From our new book, The Real Skinny: Appetite for Health’s 101 Fat Habits & Slim Solutions, we took on many of the diet wreckers that are at your home.
1. Step away from the TV.
The more time you spend watching television, the less time you have for just abut everything else, including physical activity. Plus, you’re more at risk for mindless munching in front of the tube. Make a commitment to cut your TV viewing time to an hour per day. Use the extra time to cook healthy meals, go for a walk with a friend, or hit the gym.
2. Close your kitchen after 8 p.m.
Studies show that people who eat the bulk of their calories in the evening are more likely to be overweight compared with adults who eat the majority of their calories when it’s light out. If this is an issue for you, try including more fiber in your dinner (bean chili, vegetable soup, or a large salad are all good choices), which will keep you full into the evening hours. You may also want to try planning your evening snack in advance and choosing foods that take some time to eat, such as air-popped popcorn or non-fat Greek yogurt with berries.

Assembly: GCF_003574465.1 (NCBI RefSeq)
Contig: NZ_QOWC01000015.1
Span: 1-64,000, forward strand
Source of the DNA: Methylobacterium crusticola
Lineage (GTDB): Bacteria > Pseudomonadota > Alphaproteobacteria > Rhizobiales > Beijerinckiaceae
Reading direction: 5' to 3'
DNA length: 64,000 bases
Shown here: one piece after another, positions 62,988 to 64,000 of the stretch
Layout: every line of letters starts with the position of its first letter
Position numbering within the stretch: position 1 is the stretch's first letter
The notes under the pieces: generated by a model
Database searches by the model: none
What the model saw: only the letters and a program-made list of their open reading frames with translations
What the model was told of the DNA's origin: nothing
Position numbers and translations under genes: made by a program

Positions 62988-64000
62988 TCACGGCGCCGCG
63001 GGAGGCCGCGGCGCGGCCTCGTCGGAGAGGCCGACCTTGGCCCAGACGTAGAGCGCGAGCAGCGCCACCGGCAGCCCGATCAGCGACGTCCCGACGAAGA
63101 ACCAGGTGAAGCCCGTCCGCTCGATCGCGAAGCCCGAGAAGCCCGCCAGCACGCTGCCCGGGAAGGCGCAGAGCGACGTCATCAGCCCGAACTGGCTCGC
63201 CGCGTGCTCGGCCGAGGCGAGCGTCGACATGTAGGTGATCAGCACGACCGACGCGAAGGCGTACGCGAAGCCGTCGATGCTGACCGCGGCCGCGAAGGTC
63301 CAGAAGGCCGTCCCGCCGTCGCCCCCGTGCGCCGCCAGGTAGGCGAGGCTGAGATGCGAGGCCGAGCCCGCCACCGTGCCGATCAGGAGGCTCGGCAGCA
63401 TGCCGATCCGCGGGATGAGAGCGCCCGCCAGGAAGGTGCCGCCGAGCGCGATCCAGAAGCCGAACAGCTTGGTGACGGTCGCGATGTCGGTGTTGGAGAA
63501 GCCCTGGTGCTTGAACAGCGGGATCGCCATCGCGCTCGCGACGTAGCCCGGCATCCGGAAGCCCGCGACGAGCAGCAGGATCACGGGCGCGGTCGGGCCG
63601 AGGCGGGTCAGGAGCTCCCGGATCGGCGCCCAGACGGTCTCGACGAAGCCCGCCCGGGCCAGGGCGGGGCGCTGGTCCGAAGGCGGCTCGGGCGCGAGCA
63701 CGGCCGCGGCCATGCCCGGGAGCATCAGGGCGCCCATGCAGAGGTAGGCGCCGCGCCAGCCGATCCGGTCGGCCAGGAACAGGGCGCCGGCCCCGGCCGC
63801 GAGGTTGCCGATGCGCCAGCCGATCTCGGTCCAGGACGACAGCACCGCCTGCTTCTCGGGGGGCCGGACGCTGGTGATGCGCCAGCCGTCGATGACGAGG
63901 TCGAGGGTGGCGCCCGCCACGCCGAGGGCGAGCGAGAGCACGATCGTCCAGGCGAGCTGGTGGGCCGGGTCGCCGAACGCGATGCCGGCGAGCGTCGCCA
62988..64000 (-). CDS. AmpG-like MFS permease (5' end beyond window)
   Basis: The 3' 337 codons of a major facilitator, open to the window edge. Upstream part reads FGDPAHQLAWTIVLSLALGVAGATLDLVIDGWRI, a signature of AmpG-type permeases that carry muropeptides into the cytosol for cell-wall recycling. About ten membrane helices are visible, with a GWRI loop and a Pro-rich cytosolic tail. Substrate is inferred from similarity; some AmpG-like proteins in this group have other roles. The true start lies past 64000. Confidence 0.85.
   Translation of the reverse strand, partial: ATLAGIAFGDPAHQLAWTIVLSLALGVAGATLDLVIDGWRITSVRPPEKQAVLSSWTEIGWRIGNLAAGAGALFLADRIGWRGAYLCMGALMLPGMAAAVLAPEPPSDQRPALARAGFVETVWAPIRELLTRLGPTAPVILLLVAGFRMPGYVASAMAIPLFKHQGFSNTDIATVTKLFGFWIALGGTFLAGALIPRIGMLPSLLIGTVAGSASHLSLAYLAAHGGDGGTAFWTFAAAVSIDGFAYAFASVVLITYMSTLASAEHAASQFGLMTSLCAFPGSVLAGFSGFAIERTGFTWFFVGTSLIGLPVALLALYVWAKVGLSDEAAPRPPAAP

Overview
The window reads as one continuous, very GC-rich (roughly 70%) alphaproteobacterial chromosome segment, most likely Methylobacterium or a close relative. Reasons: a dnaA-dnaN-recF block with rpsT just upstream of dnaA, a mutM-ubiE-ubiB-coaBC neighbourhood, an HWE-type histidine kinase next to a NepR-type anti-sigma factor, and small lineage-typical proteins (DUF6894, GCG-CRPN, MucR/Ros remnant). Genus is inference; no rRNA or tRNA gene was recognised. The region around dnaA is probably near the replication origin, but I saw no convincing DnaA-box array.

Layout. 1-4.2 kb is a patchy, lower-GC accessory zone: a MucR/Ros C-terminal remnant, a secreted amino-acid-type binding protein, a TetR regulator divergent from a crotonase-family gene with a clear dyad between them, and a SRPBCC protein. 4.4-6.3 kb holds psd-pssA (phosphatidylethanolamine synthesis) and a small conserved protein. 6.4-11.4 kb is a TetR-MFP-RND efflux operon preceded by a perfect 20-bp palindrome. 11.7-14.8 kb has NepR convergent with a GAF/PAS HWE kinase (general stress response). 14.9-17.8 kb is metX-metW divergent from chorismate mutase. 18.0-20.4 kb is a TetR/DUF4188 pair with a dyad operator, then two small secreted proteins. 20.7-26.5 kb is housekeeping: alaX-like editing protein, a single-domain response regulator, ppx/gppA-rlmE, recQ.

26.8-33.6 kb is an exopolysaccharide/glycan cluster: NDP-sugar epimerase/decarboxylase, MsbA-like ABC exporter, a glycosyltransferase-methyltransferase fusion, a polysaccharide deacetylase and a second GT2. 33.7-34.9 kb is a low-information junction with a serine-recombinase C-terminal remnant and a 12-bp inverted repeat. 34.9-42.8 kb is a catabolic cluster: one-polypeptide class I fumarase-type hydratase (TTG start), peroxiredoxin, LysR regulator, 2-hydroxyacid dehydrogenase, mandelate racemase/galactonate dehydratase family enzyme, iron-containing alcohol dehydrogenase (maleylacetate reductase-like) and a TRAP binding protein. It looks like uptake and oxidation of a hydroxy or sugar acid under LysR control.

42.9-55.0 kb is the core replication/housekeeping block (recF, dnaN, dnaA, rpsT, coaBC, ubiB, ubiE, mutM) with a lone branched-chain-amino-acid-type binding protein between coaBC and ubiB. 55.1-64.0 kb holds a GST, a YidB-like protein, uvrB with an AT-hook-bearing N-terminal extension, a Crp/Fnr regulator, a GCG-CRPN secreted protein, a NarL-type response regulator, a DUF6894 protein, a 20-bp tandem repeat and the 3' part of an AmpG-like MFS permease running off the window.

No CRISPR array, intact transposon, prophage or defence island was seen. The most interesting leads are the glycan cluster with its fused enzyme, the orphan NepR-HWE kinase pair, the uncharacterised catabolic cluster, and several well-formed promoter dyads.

3. Say goodbye to family style meals.
A group of researchers found that men ate 29% more food when a serving bowl was in front of them and women ate about 10% more. Leave food on the stove or counter where you’ll have to get up to get seconds. You’ll be more aware of how much you’re eating.
Home cooking equals healthier eating. That’s why it’s important to know where your tools are to have control over your kitchen. While you’re straightening up, put the nutritious foods where you’re most likely to see and use them – on the counter or front and center in your fridge. Put the candy and junk food in the back of the cupboard.
5. Downsize your Dishes.
In this regard, size matters! Nowadays, standard dinner plates can be 14-inches wide, but back in our grandparents’ time, they were just 10 inches. It’s not a coincidence that as plate sizes increased, so did the obesity epidemic. Swap out your old plates for smaller dishes or serve dinner on salad plates. Studies show that when a plate looks full, you’re less likely to feel deprived, even though the portion size is smaller. And while you’re at it, downsize your drinking and wine glasses, as they have gotten consistently larger over the past few decades.
Julie Upton, M.S., R.D., CSSD
Appetite for Health